FROSTBITE AND/OR HYPOTHERMIA
Cats rarely experience frostbite (cold injury caused by freezing of tissue) or hypothermia (lowered body temperature) when left outdoors in cold weather if they have been properly acclimatized, are adequately fed, and have access to shelter that prevents their fur from becoming wet.
However, even short periods can be dangerous for animals who have recently moved from a warm climate to a cold one, for very young, very small, short-haired, sick, and/or old cats, and for any animals whose fur is wet in cool and/or windy weather. Kittens under four weeks of age may become hypothermic at room temperatures between 65° and 85°F (18.3° and 29.4°C) if they are separated from their mother or littermates. Although frostbite and hypothermia often occur together, a severely frostbitten pet may not become hypothermic and vice versa. Prevent frostbite and hypothermia in cold weather that you would consider unsafe for a child by never leaving your pet outdoors without access to warm, dry, draft-free shelter.
Frostbite usually affects the tips of the ears, tail, and the foot pads. When first frostbitten, the skin looks pale and feels cool to the touch, and it is insensitive to painful stimuli. Later the skin may die and fall (slough) off. In less serious cases of frostbite, the skin may never slough off, but hair may fall out and grow back white although it was previously dark colored.
Signs indicating hypothermia may not be accompanied by frostbite.
They include decreased mental alertness, shivering, weak or absent pulse, slowed heart rate, and slowed, shallow respirations. Shivering stops when the body temperature drops below 90°F (32.2°C). Animals whose temperatures drop to 75°F (23.8°C) usually die.
Rewarming is the treatment for both frostbite and hypothermia. If veterinary care is immediately available, do not attempt home treatment.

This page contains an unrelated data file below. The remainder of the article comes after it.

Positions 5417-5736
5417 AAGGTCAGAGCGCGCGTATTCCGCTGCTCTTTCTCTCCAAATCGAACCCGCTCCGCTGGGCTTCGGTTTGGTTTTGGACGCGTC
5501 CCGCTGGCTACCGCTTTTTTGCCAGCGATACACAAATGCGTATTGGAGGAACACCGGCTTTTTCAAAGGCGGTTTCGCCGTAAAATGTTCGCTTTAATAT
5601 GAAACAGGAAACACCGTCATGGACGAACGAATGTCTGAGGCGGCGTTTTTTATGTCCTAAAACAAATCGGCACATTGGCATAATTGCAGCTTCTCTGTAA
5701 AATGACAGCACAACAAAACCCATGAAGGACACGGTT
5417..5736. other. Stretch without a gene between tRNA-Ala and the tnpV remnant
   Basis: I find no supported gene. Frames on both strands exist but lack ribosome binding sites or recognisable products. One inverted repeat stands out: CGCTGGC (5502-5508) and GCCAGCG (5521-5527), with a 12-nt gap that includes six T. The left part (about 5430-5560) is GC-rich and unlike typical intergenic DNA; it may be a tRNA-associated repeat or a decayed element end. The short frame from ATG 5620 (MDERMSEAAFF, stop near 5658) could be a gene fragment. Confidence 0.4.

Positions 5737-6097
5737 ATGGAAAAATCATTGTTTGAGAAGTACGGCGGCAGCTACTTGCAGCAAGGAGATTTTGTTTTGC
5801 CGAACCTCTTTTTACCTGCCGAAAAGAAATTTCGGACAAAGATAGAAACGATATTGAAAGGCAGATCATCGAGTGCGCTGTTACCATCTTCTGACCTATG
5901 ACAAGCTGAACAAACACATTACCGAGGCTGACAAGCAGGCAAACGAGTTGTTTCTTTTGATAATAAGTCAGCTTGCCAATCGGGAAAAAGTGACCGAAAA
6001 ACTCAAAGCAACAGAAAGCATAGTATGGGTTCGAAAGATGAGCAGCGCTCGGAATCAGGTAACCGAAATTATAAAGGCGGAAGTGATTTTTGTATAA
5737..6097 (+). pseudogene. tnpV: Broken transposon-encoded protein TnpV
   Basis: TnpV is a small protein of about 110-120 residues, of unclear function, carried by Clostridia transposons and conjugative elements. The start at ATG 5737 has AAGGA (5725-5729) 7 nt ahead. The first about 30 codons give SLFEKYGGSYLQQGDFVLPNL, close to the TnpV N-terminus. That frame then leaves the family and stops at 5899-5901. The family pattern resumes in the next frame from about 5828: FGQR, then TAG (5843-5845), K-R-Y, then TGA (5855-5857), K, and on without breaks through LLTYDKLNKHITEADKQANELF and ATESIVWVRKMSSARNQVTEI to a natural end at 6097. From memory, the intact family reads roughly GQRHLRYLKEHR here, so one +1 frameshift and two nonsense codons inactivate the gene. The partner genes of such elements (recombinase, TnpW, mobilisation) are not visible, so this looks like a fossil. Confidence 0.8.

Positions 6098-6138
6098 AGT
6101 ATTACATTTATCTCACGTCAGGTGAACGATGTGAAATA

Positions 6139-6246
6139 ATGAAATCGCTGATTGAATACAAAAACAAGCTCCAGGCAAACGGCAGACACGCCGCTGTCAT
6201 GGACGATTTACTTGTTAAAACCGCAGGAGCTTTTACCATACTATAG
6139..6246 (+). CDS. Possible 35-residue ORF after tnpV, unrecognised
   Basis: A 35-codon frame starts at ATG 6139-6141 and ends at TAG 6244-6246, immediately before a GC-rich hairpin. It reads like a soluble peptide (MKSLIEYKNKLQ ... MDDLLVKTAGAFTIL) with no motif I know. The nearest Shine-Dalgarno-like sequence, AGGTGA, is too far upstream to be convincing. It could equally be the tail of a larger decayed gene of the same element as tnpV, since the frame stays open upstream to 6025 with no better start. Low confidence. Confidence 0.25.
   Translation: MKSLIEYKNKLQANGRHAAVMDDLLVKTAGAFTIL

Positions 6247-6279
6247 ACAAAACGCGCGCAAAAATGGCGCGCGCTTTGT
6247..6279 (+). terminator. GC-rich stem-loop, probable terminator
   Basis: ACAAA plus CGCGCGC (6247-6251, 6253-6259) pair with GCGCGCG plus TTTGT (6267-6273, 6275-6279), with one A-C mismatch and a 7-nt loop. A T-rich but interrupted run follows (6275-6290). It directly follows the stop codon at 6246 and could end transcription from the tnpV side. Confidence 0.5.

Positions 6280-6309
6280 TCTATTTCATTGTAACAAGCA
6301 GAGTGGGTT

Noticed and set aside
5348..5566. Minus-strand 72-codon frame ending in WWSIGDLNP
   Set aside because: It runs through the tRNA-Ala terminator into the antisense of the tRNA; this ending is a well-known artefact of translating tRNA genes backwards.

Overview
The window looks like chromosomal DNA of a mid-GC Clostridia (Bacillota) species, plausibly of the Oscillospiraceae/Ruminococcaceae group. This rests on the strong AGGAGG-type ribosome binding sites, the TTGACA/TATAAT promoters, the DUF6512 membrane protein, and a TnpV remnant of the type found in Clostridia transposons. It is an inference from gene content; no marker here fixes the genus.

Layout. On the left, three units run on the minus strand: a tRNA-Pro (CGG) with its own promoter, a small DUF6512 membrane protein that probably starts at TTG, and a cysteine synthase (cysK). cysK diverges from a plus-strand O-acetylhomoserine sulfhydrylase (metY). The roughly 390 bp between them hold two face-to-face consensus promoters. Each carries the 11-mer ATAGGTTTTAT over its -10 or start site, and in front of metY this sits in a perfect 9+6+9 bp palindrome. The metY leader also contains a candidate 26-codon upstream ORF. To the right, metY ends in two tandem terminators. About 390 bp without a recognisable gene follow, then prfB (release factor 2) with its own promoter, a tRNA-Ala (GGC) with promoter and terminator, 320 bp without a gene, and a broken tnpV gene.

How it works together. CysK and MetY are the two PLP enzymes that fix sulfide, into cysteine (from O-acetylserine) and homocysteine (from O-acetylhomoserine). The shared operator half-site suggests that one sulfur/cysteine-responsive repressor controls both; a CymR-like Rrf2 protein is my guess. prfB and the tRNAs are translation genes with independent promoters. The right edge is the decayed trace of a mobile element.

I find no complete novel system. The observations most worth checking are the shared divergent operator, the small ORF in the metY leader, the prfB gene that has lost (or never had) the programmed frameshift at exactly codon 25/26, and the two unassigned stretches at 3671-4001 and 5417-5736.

Wrap your pet (and a hot-water bottle, if available) in a blanket, warm jacket, or other insulator to retain any remaining body warmth, and rush to the veterinary clinic for treatment. Should veterinary care be unavailable, home care will be necessary.
If frostbite is unaccompanied by signs of hypothermia, treatment is directed only at the injured areas. Do not rub the areas, but apply moist heat by immersing the part in warm water (102 to 104°F, 38.9 to 40°C) or by applying warm, moist towels. Rapid return of sensation, pink color, and warmth to the skin indicate successful treatment.
If the cat’s temperature is above 86°F (30°C), simple home treatment for hypothermia is often successful. Bring the pet into a warm room and cover him or her. Warm water bottles (102 to 104°F, 38.9 to 40°C) placed inside a blanket wrapped around the cat help speed rewarming. Be sure to rewarm the water as soon as the temperature drops below 100°F (37.8°C). This can be done in a microwave oven to avoid repeated refilling of bottles. Electric heating pads may also be used if they are well insulated with toweling and the animal is turned frequently to prevent burns. Water- circulating heating pads or chemical gel warming bags are safe and ideal for providing heat. Immersion of the body in warm water (102 to 104°F, 38.9 to 40°C) can also be done if a hair drier or heater is available to prevent rechilling on removal of the pet from the water. The body temperature should be maintained just above 100°F (37.8°C) until ther- moregulation resumes and the animal’s temperature returns to normal.